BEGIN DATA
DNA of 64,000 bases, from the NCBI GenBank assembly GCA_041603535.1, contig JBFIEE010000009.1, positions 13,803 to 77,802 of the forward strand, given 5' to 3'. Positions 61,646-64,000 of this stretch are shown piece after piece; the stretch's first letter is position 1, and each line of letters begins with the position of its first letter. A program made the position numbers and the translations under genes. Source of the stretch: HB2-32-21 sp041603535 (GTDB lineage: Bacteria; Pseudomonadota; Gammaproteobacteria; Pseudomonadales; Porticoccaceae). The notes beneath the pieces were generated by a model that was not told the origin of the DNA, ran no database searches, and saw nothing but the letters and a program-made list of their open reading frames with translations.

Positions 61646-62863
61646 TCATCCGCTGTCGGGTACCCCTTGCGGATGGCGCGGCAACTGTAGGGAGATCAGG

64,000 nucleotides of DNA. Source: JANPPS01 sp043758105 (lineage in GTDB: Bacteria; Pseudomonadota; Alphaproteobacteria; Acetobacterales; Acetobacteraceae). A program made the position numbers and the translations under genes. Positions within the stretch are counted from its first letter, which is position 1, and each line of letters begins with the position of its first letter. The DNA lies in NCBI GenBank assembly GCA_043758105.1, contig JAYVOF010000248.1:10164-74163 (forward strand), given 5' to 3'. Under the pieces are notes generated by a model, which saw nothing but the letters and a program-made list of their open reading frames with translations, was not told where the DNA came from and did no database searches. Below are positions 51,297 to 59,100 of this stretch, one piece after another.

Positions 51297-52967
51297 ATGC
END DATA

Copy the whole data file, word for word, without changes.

DNA of 64,000 bases, from the NCBI GenBank assembly GCA_041603535.1, contig JBFIEE010000009.1, positions 13,803 to 77,802 of the forward strand, given 5' to 3'. Positions 61,646-64,000 of this stretch are shown piece after piece; the stretch's first letter is position 1, and each line of letters begins with the position of its first letter. A program made the position numbers and the translations under genes. Source of the stretch: HB2-32-21 sp041603535 (GTDB lineage: Bacteria; Pseudomonadota; Gammaproteobacteria; Pseudomonadales; Porticoccaceae). The notes beneath the pieces were generated by a model that was not told the origin of the DNA, ran no database searches, and saw nothing but the letters and a program-made list of their open reading frames with translations.

Positions 61646-62863
61646 TCATCCGCTGTCGGGTACCCCTTGCGGATGGCGCGGCAACTGTAGGGAGATCAGG

64,000 nucleotides of DNA. Source: JANPPS01 sp043758105 (lineage in GTDB: Bacteria; Pseudomonadota; Alphaproteobacteria; Acetobacterales; Acetobacteraceae). A program made the position numbers and the translations under genes. Positions within the stretch are counted from its first letter, which is position 1, and each line of letters begins with the position of its first letter. The DNA lies in NCBI GenBank assembly GCA_043758105.1, contig JAYVOF010000248.1:10164-74163 (forward strand), given 5' to 3'. Under the pieces are notes generated by a model, which saw nothing but the letters and a program-made list of their open reading frames with translations, was not told where the DNA came from and did no database searches. Below are positions 51,297 to 59,100 of this stretch, one piece after another.

Positions 51297-52967
51297 ATGC